37. 37.  Health: child slaves are easily replaced; it is more expensive to nurse a sick child to health than to buy a new slave. Consequently, children rarely get medical or psychological attention if needed.  Education: child slaves are often denied access to education. Thus, even if they escape slavery, they do not have the skills necessary for higher-paying jobs.  Family Ties: child slaves are often separated from their families. Even if these children escape from slavery, their families still may not welcome them home. FINDINGS Effect on Children
  38. 38. Child labour in figures (global estimates 2002) = knowledge National surveys (50) ( 1998-2002) Rapid assessments& Baseline studies (100) (2000-2003) 246 million child labourers Worldwide ( age 5-17) 146 million children Aged 6-11 Out of school 283 million children Aged 12-17 out of school Majority boys Majority girls
  39. 39. FINDINGS  73 million working children are less than 10 years old.  While buffaloes may cost up to 50,000 rupees , children are sold at prices between 15,000 and 20,000 rupees.  41 out of 100 children in Pakistan enrolled in class I reach class VIII, putting the dropout rate at 52.79%.  Approximately 16.64% of villages in the country do not have facilities for primary schooling.  42 million children in the age-group 6-14 years do not attend school in Asia.
  40. 40. OPINION  "Children are cheaper to run than tractors and smarter than oxen," explains one Rawalpindi landowner. He prefers field hands between seven and ten years old, "because they have the most energy, although they lack discipline."
  41. 41.  Children who work long hours, often in dangerous and unhealthy conditions, are exposed to lasting physical and psychological harm.  Working at rug looms, for example, has left children disabled with eye damage, lung disease, stunted growth, and a susceptibility to arthritis as they grow older.  Children making silk thread in India dip their hands into boiling water that burns and blisters them, breath smoke and fumes from machinery, handle dead worms that cause infections, and guide twisting threads that cut their fingers.
  42. 42. CONCLUSION  By seeing the worst condition of child labor, it is difficult to finish it completely but struggle can be made.
  43. 43. Towards a Global Action Plan Global goal and targets:  The elimination of all worst forms of child labour by 2016  To this end, all countries should design and put in place appropriate time-bound measures by 2008
  44. 44. There is a need for: greater national ownership, supported by employers’ and workers’ organizations a more vibrant worldwide movement to put technical tools and frameworks to optimum use stepped up efforts to mainstream child labour elimination into key development and human rights frameworks (MDGs and poverty reduction strategies)
  45. 45. Progress and Challenges in Ending the Worst Forms of Child Labour by 2016
  46. 46. Latin America and Caribbean From 17.4 down to 5.7 million Sub-Saharan Africa From 48 up to 49.3 million Asia and the Pacific From 127.3 down to 122.3 million Other regions: Down from 18.3 to 13.4 million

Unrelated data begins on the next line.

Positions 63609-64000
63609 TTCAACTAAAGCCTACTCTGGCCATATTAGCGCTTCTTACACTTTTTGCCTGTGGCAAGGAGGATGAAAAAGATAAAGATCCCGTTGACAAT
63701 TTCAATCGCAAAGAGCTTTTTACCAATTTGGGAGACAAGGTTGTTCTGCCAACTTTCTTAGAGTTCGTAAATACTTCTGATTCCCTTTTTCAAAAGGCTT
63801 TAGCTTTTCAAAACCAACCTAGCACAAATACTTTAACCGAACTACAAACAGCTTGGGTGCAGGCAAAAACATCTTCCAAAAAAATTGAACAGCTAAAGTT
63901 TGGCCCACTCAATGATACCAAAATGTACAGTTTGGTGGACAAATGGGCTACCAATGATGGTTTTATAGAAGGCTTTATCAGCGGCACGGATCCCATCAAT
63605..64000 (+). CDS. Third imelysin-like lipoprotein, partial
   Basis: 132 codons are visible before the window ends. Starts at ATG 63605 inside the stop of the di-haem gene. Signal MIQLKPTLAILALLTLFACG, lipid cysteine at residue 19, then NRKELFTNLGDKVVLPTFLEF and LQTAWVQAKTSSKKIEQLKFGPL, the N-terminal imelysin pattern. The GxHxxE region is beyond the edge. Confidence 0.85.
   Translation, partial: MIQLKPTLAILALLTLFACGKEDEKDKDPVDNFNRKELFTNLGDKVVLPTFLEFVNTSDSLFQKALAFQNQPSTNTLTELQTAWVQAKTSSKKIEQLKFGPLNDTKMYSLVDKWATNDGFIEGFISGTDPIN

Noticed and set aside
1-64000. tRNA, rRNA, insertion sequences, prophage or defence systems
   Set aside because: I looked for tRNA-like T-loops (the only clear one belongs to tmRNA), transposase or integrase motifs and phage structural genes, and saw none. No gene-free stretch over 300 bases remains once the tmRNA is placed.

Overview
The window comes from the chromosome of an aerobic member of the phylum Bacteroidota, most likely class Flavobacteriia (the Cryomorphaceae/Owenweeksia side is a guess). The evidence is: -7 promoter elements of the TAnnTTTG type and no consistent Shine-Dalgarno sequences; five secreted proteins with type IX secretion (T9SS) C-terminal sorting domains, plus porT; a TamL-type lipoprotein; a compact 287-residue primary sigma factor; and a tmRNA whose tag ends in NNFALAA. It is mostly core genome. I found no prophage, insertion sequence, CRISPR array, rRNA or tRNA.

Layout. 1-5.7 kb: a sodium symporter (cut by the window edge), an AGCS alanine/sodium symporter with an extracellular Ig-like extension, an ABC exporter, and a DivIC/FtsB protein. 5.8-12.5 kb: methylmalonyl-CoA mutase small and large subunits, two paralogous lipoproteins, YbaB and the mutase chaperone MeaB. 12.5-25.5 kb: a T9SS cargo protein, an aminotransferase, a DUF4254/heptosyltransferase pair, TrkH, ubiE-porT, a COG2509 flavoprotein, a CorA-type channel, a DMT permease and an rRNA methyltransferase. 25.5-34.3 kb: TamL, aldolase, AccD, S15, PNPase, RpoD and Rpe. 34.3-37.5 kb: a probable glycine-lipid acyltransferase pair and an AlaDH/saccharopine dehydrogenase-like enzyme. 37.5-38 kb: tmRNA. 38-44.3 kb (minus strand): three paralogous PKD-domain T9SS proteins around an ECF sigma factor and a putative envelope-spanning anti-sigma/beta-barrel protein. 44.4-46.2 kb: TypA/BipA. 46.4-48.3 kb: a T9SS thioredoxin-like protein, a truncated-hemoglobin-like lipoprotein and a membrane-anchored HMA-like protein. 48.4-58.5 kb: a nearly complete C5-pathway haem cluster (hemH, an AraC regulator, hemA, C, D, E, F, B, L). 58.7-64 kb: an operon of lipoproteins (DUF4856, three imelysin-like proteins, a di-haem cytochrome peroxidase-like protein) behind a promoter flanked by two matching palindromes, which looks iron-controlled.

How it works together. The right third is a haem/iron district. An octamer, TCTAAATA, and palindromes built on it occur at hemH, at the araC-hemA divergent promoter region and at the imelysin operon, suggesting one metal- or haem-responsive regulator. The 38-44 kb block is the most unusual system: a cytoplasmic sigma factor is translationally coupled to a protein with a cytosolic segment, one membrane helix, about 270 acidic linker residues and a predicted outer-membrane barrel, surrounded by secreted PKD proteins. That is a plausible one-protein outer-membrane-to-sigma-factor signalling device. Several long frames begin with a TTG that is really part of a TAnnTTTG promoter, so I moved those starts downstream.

47. 47. Progress has been made in global efforts to end child labour Child labour has declined by 11 per cent over the last four years to 218 million The more hazardous the work and the more vulnerable the children involved, the faster the decline
  48. 48.  Firstly our recommendations to those children which we have interview.  Most of them joined school but left due to some reason so they should be provided with the resources.  If we have expensive education, lack of teachers and schools then children will work so there’s need to consider this factor.
  49. 49.  If individually everyone will participate then it will work to the whole.  Government should make education free and make such policies to avoid it.  These children were really in bad condition and they are not earning too much then what's the purpose?
  50. 50. “The poor is hated even of his own neighbor: but the rich hath many friends” Proverbs 14:20
  51. 51. Key policies in tackling child labour concern:  Education  Improved earning opportunities for adults (decent work)  Awareness and understanding  Laws and enforcement
  52. 52. RECOMMENDATIONS What Can You Do?  Educate yourself about Child Slavery.  Contact local, state, and national politicians for support against Child Slavery. •Write letters asking for their opinion on Child Slavery.  Talk to your parents about Child Slavery. •Educate the adults in your life!.
  53. 53. RECOMMENDATIONS What Can You Do?  All Children must attend full-time formal-day schools.  Any child out of school is a child laborer.  Any justification perpetuating the existence of child labor must be condemned.  There must be total abolition of child labor.
  54. 54. It’s up to us all..  It’s the ILO  It’s Member States  It’s Workers  It’s Employers  It’s NGOs  And it’s us – you and me.  Together we can reach the goal – an end to child labour in our time